The porcelain hoops guided the silk threads through the device.
2015. Exterior of chapel.
A typical summer storm on Lake Superior.
One of my favorite night views of Fort Snelling’s so-called Upper Post, taken between snowstorms.
When I first saw Ogilvie’s from the ground, I promised myself to look back when i found my way into this little pitched outcropping which seemed to have the best view of Thunder Bay I could imagine. It turns out, though, that there is no floor in that section; it is just extended machine access! Oh well. Mount McKay in the background in the last light.
A long exposure under the trestle-like approach to the dock, under which trains still pass regularly.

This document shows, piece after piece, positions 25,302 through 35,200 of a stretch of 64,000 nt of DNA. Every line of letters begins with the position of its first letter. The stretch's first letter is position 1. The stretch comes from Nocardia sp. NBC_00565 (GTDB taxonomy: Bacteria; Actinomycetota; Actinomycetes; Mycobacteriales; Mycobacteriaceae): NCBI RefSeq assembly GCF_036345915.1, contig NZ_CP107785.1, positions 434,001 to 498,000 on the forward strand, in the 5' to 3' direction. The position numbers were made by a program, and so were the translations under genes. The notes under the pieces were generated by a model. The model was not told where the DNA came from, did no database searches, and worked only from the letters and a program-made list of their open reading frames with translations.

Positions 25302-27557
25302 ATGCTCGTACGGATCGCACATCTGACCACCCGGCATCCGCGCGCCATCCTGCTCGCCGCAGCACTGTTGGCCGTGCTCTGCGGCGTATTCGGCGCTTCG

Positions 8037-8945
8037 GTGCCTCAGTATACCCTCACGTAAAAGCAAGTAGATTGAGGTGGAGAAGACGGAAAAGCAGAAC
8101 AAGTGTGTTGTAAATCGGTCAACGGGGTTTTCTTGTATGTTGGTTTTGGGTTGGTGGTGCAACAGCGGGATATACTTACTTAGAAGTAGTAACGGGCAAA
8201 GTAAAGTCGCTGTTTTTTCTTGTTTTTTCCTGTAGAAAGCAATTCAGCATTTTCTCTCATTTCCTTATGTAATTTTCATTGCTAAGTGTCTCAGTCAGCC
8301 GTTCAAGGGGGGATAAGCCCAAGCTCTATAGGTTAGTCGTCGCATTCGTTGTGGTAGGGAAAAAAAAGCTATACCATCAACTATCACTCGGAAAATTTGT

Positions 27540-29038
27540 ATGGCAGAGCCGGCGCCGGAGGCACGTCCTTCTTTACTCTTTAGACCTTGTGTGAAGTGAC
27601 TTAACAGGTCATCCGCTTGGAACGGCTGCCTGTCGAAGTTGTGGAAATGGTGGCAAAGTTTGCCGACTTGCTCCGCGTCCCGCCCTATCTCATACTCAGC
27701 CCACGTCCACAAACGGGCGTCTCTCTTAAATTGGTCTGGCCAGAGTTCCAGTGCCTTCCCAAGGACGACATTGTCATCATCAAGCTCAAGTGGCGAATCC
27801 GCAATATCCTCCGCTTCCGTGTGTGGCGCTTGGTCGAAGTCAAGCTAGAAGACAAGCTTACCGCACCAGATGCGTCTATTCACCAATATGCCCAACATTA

From the slip where grain boats would tie for loading and unloading, the unloader juts in a modernist-architectural way that is oddly visibly satisfying. Inside that white building is the retracted boat unloader, more or less a long and sturdy conveyor attached to a joint and crane motor. There used to be four loaders that looked like simple tubes with cranes and ropes attached hanging from this side of the elevator. All that remains of those is one fixture on the white building (not visible here) and the frame of one on the elevator proper, visible in the upper-middle of this image, to the right of the unloader apparatus.
A huge steel tank, one of several left over, left over from either the Ashland Oil or Allied Chemical periods.